The author gives us objective information with positive qualities that mean that author provides information in this way to make a good impression on readers, like in this sentence (“London is the largest city in Europe after Paris, but it’s population has shrunk from 8 million in 1939 to less than 7 million in 1988. ”), the main idea of the sentence is that population of London has shrunk, but author “leave” this information on the background and to make better inspiration about London as main information he wrote that London is the largest city in Europe after Paris, not that London in the second largest city in Europe after Paris.
As I have already sad that the text has formal vocabulary and lexical words in the text refer to geographical discipline, but we cannot refer it to scientific texts because scientific text needs terminology, but there we cannot see terminology at all, so this is publicistic text which may appear in the newspapers and magazines. There is no addressing to the reader, no personal pronouns like ‘me’, ‘you’ etc. , no directives, no rhetorical questions, however there is impersonalization.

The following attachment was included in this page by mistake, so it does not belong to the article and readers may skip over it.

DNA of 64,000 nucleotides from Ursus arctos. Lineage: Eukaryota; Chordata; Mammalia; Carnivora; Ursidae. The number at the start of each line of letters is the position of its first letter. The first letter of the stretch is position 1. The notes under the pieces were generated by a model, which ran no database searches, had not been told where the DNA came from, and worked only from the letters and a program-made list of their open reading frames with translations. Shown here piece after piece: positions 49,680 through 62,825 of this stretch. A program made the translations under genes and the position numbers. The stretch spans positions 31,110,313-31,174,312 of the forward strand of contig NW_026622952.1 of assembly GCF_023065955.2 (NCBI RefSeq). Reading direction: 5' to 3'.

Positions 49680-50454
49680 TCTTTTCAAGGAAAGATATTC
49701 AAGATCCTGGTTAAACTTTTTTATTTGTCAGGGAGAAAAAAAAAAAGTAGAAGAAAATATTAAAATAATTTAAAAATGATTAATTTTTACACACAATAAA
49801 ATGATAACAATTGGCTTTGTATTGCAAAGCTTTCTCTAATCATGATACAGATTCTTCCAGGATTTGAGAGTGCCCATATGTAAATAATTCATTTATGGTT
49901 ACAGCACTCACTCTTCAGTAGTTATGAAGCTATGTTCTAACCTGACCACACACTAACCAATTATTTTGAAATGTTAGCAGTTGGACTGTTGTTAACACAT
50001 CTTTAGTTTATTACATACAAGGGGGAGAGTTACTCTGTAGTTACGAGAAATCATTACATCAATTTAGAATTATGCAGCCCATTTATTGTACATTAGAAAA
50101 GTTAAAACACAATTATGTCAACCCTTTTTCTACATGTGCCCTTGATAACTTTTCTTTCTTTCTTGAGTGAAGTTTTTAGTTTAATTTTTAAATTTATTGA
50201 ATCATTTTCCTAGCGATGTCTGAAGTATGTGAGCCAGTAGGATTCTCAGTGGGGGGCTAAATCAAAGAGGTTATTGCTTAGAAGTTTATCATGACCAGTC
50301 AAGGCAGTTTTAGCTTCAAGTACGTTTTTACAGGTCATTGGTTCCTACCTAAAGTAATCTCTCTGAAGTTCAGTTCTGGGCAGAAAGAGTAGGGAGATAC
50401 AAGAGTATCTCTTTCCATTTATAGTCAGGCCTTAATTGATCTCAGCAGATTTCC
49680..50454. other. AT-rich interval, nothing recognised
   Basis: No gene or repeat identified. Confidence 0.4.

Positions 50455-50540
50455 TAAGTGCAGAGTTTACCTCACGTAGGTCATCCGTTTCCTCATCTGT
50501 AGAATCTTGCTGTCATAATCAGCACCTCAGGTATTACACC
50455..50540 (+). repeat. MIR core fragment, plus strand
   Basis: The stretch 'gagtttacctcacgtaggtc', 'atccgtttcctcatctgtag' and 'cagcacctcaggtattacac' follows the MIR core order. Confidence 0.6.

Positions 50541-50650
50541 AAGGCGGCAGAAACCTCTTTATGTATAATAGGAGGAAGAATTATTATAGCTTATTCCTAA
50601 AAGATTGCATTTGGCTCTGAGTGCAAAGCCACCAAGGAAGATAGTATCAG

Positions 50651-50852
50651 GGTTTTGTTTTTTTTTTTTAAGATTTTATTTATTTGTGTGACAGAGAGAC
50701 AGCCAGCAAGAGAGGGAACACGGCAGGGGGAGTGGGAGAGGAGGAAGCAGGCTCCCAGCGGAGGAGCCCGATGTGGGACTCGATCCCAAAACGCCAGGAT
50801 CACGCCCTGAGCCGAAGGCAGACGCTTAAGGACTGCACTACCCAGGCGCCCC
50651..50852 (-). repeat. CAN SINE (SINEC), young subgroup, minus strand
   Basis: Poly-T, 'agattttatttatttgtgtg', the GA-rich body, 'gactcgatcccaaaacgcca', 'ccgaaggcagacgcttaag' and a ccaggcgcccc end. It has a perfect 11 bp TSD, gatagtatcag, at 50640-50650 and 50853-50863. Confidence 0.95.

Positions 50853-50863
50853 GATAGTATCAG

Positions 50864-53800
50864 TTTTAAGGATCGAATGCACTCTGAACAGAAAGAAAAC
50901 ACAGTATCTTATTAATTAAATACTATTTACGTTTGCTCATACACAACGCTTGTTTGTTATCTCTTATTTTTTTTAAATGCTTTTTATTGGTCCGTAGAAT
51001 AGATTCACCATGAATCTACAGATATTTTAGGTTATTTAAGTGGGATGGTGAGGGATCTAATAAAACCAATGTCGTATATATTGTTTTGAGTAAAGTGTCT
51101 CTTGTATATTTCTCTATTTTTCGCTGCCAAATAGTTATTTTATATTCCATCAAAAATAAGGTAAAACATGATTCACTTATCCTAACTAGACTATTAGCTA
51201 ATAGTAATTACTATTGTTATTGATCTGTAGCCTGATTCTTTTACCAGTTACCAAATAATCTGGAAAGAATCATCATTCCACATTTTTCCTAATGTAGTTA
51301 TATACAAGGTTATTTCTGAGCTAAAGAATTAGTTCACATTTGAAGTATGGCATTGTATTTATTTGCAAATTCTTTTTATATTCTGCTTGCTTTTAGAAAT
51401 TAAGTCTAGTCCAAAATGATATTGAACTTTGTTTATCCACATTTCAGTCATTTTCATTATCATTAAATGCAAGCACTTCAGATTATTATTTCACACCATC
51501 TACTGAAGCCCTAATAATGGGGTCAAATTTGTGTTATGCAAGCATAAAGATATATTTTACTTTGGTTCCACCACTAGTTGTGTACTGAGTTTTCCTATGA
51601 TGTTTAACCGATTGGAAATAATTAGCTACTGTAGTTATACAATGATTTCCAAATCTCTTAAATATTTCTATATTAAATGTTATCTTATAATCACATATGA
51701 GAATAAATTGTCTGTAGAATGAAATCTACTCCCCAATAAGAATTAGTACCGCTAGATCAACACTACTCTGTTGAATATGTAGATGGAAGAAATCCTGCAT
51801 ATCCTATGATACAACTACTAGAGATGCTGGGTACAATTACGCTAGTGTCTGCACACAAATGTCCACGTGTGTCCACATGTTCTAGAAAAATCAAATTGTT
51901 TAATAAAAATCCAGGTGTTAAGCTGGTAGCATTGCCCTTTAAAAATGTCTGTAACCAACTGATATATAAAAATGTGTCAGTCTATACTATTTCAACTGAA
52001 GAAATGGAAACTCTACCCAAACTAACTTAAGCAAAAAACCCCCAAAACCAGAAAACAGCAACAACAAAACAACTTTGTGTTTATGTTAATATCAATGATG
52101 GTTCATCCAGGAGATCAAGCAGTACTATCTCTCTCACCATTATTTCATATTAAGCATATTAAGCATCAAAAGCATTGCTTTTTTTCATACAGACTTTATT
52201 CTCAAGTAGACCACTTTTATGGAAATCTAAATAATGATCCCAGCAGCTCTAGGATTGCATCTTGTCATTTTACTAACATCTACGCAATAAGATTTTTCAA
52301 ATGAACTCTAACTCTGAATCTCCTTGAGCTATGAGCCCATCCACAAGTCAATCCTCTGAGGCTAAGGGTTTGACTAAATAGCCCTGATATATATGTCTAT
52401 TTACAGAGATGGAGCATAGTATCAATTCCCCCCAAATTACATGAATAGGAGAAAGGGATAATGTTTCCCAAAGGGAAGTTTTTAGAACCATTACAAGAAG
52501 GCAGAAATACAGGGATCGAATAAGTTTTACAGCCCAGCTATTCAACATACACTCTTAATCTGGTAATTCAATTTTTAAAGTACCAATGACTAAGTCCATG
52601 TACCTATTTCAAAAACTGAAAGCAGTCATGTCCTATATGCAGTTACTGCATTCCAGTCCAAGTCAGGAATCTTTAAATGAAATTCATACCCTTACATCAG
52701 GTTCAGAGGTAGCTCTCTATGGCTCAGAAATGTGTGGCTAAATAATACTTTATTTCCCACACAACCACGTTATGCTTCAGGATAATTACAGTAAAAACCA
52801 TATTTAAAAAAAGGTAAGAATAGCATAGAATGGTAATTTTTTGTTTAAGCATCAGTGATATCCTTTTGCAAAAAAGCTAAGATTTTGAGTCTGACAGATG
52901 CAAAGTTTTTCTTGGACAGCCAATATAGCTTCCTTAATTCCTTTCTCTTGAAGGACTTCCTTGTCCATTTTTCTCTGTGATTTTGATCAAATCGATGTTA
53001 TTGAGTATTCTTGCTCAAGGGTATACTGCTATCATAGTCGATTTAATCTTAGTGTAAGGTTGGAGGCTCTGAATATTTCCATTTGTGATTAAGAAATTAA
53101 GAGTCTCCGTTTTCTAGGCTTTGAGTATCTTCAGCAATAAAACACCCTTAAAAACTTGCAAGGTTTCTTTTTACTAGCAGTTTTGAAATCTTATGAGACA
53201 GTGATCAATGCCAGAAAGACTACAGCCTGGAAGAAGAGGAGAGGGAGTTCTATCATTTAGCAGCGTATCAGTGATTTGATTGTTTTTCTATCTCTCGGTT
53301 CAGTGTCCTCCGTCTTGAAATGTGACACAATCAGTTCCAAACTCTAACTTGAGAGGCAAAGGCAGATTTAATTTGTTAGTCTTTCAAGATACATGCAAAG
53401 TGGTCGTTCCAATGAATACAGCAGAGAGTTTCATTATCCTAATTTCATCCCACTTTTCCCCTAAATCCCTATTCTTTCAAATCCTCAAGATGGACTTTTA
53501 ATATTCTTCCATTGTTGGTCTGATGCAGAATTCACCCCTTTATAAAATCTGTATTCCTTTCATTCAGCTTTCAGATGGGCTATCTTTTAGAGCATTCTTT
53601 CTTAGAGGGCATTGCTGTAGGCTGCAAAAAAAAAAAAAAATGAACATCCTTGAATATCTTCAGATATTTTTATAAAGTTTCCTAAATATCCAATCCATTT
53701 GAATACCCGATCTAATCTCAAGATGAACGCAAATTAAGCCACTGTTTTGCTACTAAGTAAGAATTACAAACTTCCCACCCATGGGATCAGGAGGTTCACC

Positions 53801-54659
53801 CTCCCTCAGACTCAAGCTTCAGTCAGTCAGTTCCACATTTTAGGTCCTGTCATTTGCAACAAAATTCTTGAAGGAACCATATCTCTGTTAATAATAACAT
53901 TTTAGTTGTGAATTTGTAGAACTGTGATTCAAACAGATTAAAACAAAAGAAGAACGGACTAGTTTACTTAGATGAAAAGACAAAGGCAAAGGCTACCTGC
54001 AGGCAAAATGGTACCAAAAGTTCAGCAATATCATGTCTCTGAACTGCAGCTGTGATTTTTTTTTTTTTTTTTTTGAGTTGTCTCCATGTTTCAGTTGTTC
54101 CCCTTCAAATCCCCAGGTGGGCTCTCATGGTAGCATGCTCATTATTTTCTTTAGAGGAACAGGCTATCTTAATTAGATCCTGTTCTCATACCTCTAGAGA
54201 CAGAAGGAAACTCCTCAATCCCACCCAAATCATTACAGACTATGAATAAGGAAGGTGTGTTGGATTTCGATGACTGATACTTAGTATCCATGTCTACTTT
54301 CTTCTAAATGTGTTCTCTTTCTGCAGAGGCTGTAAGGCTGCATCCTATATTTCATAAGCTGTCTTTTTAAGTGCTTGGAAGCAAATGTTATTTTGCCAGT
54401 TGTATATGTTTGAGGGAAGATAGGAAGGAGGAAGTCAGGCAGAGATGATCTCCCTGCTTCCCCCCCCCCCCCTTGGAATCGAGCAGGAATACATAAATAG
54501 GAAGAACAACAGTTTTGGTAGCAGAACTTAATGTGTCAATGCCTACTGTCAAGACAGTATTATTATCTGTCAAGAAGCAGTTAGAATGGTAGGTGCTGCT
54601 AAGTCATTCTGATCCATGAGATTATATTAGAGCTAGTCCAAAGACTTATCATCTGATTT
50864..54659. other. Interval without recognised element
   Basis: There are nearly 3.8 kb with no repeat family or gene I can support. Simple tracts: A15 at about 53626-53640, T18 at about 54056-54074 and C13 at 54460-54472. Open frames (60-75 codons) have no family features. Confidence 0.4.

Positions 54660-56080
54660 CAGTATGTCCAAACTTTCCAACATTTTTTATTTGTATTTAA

All in all I think that the main idea of the text is that nowadays it is difficult to find a typical, pureblooded Englishman because the centuries ago the blood of other races has been added to the original English mixture. But in this text is very difficult to ‘catch’ the main idea because each paragraph has they own idea and paragraphs are bad connected among themselves, also because there are lack of rhetorical questions, lack of adverbs and adjectives and interactivity, all these would make the text vivid and more understandable. To prove this I took the last sentence from the 5th paragraph (“Some people travel to work in London from as far as eighty miles away. ”) and the first sentence from the 6th (“This is why Hampshire accents are now so rarely heard”) as we can see there is no straight connection between the 5ht and the 6th paragraph. The main idea is developed trough the names of nationalities, trough the verbs ‘settled’, ‘made’, ‘formed’ etc. trough the dates and statistician. I also noted that the topic ‘The English’ partly does not conforms to the text. The topic does not reflect the meaning of the text